Veterans from every branch of military service are an untapped human resource for Detroit-area companies. The skills and experience veterans have acquired in their years of service are often directly transferrable to private sector job opportunities.
Many times, however, companies have challenges recruiting veterans and tapping into those skills and experience that would make a great fit to their culture. Taking simple, appropriate steps can lead to highly qualified new employees.
Companies can start by making the commitment to bring in a person with military experience to assume a veteran hiring role. The company gains instant credibility with the veteran audience.
The vet rep should be easily identified at job recruitment events by wearing a military pin, lanyard, cap, etc., to let other vets know the hiring manager served in the military. This military hiring rep will be aware of standard veteran career fairs, events on college campuses, and military bases’ career transition programs, where personnel can help identify potential candidates for open positions. The rep can also identify potential vets across the nation to bring in intellectual capital from around the country, not just locally.
Companies can also become involved in national and local veterans organizations. In Detroit, that includes the city council’s Military and Veterans Affairs Task Force, which covers myriad veterans issues, including employment. The Military Spouse Employment Partnership is a Defense Department-led initiative that connects military spouses with partner employers who have committed to recruiting, hiring, promoting, and retaining military spouses, too.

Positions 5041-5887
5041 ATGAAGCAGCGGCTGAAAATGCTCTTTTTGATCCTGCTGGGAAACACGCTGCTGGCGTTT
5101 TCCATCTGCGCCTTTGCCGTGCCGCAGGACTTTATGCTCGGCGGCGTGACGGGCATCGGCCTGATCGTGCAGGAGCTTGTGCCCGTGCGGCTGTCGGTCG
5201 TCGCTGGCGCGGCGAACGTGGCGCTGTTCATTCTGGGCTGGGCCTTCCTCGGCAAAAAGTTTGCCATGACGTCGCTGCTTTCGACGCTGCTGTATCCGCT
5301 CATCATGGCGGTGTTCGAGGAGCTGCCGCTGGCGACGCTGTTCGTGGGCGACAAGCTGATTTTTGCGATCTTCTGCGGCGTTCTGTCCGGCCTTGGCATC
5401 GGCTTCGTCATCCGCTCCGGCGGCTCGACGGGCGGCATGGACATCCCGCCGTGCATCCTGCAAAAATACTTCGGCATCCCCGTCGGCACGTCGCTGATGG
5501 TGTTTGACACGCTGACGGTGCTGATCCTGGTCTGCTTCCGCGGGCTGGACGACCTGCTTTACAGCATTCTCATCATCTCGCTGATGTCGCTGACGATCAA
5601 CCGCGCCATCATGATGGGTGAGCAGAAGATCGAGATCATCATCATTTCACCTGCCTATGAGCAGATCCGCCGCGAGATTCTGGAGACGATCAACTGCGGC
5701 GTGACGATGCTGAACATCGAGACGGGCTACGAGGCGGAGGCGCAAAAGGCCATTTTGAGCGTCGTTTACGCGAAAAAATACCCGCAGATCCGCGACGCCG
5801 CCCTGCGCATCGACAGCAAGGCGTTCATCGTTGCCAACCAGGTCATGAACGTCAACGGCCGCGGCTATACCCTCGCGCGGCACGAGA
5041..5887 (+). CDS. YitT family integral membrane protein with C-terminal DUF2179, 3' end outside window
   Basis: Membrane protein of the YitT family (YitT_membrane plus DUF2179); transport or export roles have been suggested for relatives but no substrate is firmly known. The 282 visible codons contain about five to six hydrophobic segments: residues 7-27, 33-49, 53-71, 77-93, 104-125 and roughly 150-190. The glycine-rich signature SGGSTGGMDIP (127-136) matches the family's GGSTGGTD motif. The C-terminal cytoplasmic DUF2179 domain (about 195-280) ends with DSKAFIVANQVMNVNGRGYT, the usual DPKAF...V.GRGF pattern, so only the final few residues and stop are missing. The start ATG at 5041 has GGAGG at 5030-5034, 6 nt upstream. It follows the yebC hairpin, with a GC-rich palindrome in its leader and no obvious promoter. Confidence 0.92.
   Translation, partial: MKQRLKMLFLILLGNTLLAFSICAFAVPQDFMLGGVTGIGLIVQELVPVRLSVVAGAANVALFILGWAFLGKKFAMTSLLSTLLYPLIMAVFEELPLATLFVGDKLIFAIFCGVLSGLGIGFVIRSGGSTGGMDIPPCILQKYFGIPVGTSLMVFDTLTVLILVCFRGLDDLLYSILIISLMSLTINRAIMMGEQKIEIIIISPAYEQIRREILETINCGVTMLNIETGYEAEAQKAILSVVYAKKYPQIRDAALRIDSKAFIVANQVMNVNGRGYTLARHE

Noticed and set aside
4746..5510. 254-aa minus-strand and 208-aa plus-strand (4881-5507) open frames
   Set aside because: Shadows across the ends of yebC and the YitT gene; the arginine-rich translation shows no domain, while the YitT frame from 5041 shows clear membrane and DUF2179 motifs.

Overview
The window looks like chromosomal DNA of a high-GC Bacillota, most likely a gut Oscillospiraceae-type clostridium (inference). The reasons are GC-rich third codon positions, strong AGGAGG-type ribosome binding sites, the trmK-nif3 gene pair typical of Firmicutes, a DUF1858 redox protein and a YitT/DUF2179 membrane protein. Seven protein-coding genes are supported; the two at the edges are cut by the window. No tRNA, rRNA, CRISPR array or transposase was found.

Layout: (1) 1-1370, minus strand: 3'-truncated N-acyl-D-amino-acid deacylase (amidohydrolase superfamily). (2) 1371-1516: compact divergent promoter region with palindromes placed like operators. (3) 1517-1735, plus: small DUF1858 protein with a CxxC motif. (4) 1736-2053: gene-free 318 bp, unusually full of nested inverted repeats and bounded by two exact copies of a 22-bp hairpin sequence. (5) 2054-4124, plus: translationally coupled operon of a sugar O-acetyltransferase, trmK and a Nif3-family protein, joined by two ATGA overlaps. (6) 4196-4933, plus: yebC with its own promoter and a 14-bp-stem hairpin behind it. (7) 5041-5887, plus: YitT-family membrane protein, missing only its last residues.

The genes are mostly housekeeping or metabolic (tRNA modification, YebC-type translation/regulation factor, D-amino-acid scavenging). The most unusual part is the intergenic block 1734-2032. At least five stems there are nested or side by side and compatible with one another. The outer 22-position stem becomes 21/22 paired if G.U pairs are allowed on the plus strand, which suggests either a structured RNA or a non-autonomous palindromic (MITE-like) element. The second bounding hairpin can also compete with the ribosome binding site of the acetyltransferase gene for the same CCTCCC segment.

In short, companies need to be proactive in searching for veteran job candidates, and they should make it easy for veterans to apply for open positions. For example, Roush’s Veterans Initiative Program, which has hired more than 400 vets since 2013, makes it clear that the company values veterans in its workforce and offers an easy online application process.
Veterans can make themselves marketable, too. A veteran can be proactive by attending job fairs and transition programs and by contacting companies directly. Local vet representatives are available through the local VFW or Office of Veterans Affairs.
Some vets find it challenging to tell their story on a resume. Since military branches train their members in many areas, veterans need to explain how their skills are transferrable to an open job opportunity. Vets can start by understanding the specifics of the position being pursued, then crafting a resume and a LinkedIn profile showing how their military skills will carry over to a company. Veteran job seekers should also review the company mission statement of any job they apply for and then contour materials and an interview strategy to speak to the company’s mission and culture.
Veterans should remember that a job interview is a conversation. Many veterans try to present themselves as someone who has never made a mistake, which isn’t realistic. They may have difficulties answering basic interview questions like, “Tell me about a time when you didn’t measure up, and how did you respond?” Vets can practice responses ahead of time to this type of question.
Veterans who have successfully transitioned to the private sector have the unique ability to pay it forward to other vets transitioning out of the military. They understand the immense amount of training military members experience, as well as the challenge of changing careers. I’d encourage these vets to help the next generation find a place where they can succeed and continue their personal and professional development.
From assisting vets and their families to acquiring proficient new employees to the nation’s economy and its defense strategy, the benefits of hiring vets are substantial.
John Gardner is manager of the veteran’s initiative program for Livonia-based Roush. He is a 24-year veteran of the U.S. Air Force, where he recruited high school students, college students, and graduates to become pilots and engineers.